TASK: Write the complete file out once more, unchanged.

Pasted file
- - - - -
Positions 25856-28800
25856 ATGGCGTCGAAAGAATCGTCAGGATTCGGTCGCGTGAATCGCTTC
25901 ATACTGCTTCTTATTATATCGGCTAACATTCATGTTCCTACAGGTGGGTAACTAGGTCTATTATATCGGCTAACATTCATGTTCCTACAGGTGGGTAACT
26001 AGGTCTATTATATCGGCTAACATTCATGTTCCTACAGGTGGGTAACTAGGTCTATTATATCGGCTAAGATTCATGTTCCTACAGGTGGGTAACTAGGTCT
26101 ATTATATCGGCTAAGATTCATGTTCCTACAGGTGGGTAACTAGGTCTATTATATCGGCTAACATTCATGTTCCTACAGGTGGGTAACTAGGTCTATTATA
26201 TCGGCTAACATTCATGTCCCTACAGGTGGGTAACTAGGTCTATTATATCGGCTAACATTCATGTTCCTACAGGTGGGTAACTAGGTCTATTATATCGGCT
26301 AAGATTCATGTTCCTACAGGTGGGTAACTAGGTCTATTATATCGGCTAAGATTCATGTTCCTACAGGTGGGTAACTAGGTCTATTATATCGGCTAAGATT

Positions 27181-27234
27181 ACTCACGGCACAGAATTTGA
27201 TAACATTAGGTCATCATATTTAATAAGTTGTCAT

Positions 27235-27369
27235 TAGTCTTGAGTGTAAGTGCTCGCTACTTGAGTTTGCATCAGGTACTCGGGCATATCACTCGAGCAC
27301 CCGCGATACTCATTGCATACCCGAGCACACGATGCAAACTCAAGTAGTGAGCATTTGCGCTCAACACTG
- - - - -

Positions 25856-28800
25856 ATGGCGTCGAAAGAATCGTCAGGATTCGGTCGCGTGAATCGCTTC
25901 ATACTGCTTCTTATTATATCGGCTAACATTCATGTTCCTACAGGTGGGTAACTAGGTCTATTATATCGGCTAACATTCATGTTCCTACAGGTGGGTAACT
26001 AGGTCTATTATATCGGCTAACATTCATGTTCCTACAGGTGGGTAACTAGGTCTATTATATCGGCTAAGATTCATGTTCCTACAGGTGGGTAACTAGGTCT
26101 ATTATATCGGCTAAGATTCATGTTCCTACAGGTGGGTAACTAGGTCTATTATATCGGCTAACATTCATGTTCCTACAGGTGGGTAACTAGGTCTATTATA
26201 TCGGCTAACATTCATGTCCCTACAGGTGGGTAACTAGGTCTATTATATCGGCTAACATTCATGTTCCTACAGGTGGGTAACTAGGTCTATTATATCGGCT
26301 AAGATTCATGTTCCTACAGGTGGGTAACTAGGTCTATTATATCGGCTAAGATTCATGTTCCTACAGGTGGGTAACTAGGTCTATTATATCGGCTAAGATT

Positions 27181-27234
27181 ACTCACGGCACAGAATTTGA
27201 TAACATTAGGTCATCATATTTAATAAGTTGTCAT

Positions 27235-27369
27235 TAGTCTTGAGTGTAAGTGCTCGCTACTTGAGTTTGCATCAGGTACTCGGGCATATCACTCGAGCAC
27301 CCGCGATACTCATTGCATACCCGAGCACACGATGCAAACTCAAGTAGTGAGCATTTGCGCTCAACACTG